New U.S. claims for unemployment benefits fell more than expected last week, but a rise in the four-week moving average to a six-month high indicated the labor market recovery will remain painfully slow.
Initial claims for state unemployment benefits fell 29,000 to a seasonally adjusted 409,000, the Labor Department said on Thursday, continuing to unwind the prior weeks' spike.
Economists polled by Reuters had forecast claims dropping to 420,000. The prior week's figure was revised up to 438,000 from the previously reported 434,000.
The four-week moving average of unemployment claims, a better measure of underlying trends, rose 1,250 to 439,000 - the highest level since mid-November.
The data covers the survey period for the government's closely watched employment report for May, which will be released early next month.
The recent jump in claims, blamed on auto layoffs because of supply chain disruptions from March's Japanese earthquake and problems with adjusting data for seasonal variations, had raised fears of a pull back in the pace of job creation.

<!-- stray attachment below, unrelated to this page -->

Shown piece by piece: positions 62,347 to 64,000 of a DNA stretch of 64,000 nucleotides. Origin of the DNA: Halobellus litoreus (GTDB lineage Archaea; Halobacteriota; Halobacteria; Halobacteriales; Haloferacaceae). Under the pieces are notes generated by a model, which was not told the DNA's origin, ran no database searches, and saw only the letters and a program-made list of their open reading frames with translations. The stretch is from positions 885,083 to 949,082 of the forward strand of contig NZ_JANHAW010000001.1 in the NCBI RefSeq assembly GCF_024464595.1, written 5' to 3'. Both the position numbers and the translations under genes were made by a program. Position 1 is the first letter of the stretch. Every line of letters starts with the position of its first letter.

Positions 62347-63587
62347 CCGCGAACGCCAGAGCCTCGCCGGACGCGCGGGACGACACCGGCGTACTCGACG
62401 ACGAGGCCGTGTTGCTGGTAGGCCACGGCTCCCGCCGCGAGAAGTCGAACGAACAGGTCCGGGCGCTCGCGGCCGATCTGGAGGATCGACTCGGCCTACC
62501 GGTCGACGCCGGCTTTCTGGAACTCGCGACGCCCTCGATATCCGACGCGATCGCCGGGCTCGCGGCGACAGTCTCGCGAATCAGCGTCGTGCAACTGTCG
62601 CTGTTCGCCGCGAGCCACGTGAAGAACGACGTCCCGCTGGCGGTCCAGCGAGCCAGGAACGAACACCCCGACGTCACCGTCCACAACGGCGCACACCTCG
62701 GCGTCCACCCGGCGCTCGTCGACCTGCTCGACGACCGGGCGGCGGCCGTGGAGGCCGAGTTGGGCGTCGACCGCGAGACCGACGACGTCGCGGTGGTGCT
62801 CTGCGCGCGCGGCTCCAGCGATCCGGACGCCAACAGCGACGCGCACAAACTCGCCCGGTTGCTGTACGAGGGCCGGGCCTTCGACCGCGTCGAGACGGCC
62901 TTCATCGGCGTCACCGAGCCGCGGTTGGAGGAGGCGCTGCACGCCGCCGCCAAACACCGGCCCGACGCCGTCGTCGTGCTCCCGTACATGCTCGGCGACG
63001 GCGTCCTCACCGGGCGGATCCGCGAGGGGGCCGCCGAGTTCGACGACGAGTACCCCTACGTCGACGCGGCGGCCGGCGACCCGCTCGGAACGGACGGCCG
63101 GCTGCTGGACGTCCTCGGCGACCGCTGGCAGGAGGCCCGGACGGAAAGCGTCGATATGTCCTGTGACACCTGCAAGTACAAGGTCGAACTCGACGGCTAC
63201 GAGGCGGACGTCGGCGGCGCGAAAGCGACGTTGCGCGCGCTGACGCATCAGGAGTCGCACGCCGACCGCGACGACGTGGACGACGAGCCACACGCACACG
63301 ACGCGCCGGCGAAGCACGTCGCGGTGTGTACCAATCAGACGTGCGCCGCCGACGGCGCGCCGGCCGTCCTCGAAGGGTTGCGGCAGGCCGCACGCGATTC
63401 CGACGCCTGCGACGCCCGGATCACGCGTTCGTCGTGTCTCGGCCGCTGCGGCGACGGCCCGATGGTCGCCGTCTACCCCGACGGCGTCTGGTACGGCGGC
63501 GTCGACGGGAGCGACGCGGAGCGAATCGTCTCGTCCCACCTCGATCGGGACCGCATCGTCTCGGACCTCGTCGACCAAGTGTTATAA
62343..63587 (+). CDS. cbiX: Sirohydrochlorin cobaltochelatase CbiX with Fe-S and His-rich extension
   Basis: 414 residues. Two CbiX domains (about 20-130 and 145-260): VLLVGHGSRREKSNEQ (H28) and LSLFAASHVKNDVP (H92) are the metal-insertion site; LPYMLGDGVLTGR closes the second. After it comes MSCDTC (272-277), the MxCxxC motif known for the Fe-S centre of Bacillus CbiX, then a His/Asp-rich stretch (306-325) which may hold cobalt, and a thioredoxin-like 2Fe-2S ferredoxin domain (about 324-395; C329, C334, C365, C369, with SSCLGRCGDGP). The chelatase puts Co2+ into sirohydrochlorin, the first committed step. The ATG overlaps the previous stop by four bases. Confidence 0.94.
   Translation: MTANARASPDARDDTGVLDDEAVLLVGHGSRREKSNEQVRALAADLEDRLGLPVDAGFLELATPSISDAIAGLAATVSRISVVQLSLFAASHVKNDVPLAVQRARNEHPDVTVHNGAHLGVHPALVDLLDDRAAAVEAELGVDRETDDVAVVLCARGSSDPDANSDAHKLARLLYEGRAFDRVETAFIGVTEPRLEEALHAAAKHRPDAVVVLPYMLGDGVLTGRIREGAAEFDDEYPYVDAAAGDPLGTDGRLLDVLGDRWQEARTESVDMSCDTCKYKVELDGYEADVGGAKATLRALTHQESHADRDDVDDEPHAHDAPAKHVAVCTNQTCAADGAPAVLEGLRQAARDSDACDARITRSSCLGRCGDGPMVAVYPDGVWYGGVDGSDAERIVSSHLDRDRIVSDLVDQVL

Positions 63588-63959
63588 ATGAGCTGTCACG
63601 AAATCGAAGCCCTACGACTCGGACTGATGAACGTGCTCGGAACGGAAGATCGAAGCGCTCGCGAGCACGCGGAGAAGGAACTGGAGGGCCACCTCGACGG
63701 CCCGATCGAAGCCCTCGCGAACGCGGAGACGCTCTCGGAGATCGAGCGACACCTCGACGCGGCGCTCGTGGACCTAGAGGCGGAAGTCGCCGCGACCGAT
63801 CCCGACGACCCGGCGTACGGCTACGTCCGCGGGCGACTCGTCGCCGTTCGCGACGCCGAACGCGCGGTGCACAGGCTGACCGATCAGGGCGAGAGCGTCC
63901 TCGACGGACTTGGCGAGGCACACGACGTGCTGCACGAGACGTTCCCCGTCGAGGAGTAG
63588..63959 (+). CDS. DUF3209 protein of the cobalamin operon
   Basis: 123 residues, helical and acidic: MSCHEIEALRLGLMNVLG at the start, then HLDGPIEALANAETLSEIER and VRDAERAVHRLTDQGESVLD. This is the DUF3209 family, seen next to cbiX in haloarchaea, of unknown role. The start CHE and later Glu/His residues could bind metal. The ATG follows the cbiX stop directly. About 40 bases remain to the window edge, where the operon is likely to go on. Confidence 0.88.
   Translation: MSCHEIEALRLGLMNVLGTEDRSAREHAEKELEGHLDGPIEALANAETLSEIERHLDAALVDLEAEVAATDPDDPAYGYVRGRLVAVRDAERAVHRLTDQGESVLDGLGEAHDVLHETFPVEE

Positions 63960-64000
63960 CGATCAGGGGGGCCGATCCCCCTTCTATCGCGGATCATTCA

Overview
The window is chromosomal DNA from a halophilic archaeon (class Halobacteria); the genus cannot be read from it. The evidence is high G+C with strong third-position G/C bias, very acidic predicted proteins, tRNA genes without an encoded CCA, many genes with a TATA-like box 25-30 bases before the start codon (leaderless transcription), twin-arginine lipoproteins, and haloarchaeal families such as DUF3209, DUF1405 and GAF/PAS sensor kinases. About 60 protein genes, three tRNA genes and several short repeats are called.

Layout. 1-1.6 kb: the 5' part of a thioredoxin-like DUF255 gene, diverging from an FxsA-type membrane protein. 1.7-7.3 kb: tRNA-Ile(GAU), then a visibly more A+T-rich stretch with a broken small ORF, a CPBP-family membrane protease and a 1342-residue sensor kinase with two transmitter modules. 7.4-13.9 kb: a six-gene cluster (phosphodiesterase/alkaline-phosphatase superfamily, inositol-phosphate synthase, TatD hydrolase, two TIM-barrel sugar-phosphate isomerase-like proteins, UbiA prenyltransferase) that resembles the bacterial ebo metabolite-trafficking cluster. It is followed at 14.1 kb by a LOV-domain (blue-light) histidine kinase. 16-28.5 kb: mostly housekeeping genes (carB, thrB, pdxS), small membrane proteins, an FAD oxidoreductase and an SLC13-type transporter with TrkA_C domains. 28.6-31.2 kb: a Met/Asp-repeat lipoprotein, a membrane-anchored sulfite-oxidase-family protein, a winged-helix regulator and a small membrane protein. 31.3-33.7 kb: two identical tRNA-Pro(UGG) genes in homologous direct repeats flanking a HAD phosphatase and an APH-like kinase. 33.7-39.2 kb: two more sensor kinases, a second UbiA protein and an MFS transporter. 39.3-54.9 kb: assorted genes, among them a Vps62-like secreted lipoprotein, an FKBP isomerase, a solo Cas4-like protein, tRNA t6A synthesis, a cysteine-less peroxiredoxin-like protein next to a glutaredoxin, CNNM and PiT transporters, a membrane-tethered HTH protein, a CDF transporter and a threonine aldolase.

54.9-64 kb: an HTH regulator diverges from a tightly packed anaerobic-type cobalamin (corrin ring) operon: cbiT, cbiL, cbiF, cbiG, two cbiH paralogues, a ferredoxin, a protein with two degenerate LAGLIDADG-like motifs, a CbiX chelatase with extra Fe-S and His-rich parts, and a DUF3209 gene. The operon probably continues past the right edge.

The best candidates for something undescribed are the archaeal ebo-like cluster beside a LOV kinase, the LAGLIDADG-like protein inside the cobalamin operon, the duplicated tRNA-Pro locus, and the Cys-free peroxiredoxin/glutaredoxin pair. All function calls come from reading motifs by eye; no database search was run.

Despite the fall, claims held above the 400,000 mark for a sixth straight week, indicating payroll growth will only be gradual. The four-week average has now been above that level, which is normally associated with stable job growth, for four weeks in a row.
A Labor Department official said only one state or territory, the Virgin Islands, had been estimated, indicating the report was largely clear of distortions.
The number of people still receiving benefits under regular state programs after an initial week of aid fell 81,000 to 3.71 million in the week ended May 7.
Economists had expected so-called continuing claims to fall to 3.72 million from a previously reported 3.76 million.
The number of people on emergency unemployment benefits increased 53,398 to 3.47 million in the week ended April 30, the latest week for which data is available. A total of 7.94 million people were claiming unemployment benefits during that period under all programs.